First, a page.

It’s time to challenge your talent thinking

The commercial benefits of a more diverse workforce are clear. So why do so many offices still look so homogenous? The truth is, hiring someone who has a different appearance, cultural background, age or experience doesn’t come naturally. Our unconscious biases are exactly that: unconscious. They stem from a natural need to make quick judgements, but they hold us back from embracing difference.

“It all starts with the hiring manager’s perception of what the ideal candidate ‘looks like’,” explains Natalie Goldman, CEO of FlexCareers. “Often they keep repeating situations: ‘the person who did this role before was like this and it worked.’ Of course, clearly it didn't – because they left.”

Goldman believes small businesses can change their habits and practices much more quickly than large enterprise – and they have even more to gain.

“At the end of the day, it’s about hiring the best person for the role. Diversity shouldn’t make that harder – if you find someone loyal and capable, isn’t that what you want?”

Goldman shares five ways to recruit new talent with diversity in mind.

1. Re-think those stereotypes

“People don’t realise their natural biases, but we still see them today in Australia,” says Goldman. “Women who become pregnant are seen as ‘unreliable’, or if the candidate has an Indian-sounding name they ‘won’t understand a customer call’. You name it, I’ve heard it.”

It takes conscious effort to flip that thinking. If you’re not sure where your biases lie, you can try an online test developed by Harvard researchers called Project Implicit.

2. Broaden your talent network

Instead of simply assuming the role requires 10 years experience and a specific industry qualification, ask yourself what capabilities are truly essential.

For former Google CEO and Alphabet Chairman Eric Schmidt, just two things predict employee success: curiosity and persistence. Everything else can be learned – which is why he says some of his best hires were former athletes or rocket scientists.1

For example, if you’re recruiting for a sales role you really need someone who can build authentic client relationships. Product features and benefits can be quickly learned, so consider looking outside your industry to sectors like retail or hospitality. Cognitive diversity is often found outside the constraints of narrow industry expertise.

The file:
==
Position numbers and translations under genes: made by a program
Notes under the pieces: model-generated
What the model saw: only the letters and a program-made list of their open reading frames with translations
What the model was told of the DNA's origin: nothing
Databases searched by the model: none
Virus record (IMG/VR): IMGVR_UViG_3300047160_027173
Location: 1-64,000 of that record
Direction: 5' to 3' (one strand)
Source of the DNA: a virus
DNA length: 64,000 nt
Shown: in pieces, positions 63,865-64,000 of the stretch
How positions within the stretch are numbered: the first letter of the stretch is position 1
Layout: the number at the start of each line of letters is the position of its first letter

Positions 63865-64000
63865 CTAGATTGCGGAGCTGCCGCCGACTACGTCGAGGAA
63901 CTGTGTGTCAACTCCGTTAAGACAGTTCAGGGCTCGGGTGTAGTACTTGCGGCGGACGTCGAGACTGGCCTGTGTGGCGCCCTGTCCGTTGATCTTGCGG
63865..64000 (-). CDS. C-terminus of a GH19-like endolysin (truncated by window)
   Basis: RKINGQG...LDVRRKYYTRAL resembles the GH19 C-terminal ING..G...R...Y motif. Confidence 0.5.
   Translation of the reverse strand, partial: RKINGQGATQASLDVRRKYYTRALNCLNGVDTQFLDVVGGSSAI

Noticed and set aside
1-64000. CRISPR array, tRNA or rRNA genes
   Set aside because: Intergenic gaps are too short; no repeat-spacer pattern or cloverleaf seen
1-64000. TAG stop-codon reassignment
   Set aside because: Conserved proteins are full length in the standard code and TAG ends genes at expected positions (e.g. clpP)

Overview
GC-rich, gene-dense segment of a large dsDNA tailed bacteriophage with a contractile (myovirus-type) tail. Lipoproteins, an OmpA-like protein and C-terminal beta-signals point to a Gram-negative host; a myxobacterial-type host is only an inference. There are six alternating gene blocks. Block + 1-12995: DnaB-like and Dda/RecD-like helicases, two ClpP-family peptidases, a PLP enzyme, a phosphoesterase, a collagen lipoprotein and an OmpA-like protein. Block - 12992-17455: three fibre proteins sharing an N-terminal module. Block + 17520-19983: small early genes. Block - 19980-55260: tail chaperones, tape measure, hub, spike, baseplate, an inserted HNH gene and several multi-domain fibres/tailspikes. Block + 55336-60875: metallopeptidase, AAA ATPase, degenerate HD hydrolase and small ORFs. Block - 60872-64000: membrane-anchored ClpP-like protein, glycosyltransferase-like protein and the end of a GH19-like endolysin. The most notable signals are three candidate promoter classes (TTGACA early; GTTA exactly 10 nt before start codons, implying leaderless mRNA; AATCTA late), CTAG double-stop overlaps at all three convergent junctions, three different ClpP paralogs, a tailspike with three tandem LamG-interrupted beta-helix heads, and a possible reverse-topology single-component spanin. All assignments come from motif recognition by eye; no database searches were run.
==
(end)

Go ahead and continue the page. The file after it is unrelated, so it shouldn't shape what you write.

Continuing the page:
3. Avoid subliminal barriers

The subtle language of a job ad can influence prospective candidates. “If you describe it as a ‘competitive fast-paced environment’, you’ll attract male candidates,”” explains Goldman. “But a ‘collaborative, outcomes-focused high-achieving environment will resonate more with women. Yet they’re effectively saying the same thing.”

She suggests pasting your job ad text into Gender Decoder to see if it’s male-leaning, female-leaning or neutral.

There are also more overt barriers. “Saying ‘lots of travel, no flexibility’ will definitely block certain groups of applicants, and minimise diversity,” says Goldman.

4. ‘Roll out the rug’ on blind CVs

When the Boston Symphony famously conducted blind auditions behind a screen to diversify it’s all-male orchestra, it found bias still crept in - because the sound of a woman’s heels crossing the stage unknowingly influenced the selection.

Goldman says you need to “put down a rug” to make a blind audition truly blind. In the case of blind CVs, that means knowing you’ll absorb some clues via information like career breaks.

“If someone takes six months or a year off in their 30s or 40s, it's a pretty good chance that’s parental leave,” explains Goldman. “The language women use to describe their abilities or experience can also provide subtle clues.”

FlexCareers’ platform is an example of ‘blind CV’ in action. “It’s an algorithm that matches capabilities and skills to a job description. It doesn't think about career breaks or gender,” says Goldman. 

5. Set targets, measure and reward

“I’m very pro-quotas, because I believe bias is so systemic that we have to throw as much as we can at the problem to get any shifts,” says Goldman. “Companies who set gender or pay gap quotas are achieving them. It forces people to think about it and work towards it.”

This needs to come from the top. “Are there things in your managers’ KPIs around hiring diversely? Words are great, but it needs to be reinforced with strong measures.”

If you provide referral incentives to staff for bringing in people they think might be a ‘good fit’ you might actually discourage diversity – attracting more people who think the same and share the same experiences. Consider adding ‘bonus’ payments for bringing in talent that also helps you reach your diversity goals.

Underpinning all these measures is your workplace culture. If it already encourages innovation and creativity, it’s likely to flow on to your hiring and recruitment practices. If not, it may be time to think about the bigger issue. And for Goldman, that starts with uncovering the unconscious biases within ourselves.

“Stereotypes start very young. To shift that paradigm, we have to be hyper-aware of what’s going on around us: the culture we live in and work within,” she concludes.

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1 Google/Alphabet's Eric Schmidt in Innovation = Managed Chaos, Masters of Scale with Reid Hoffman podcast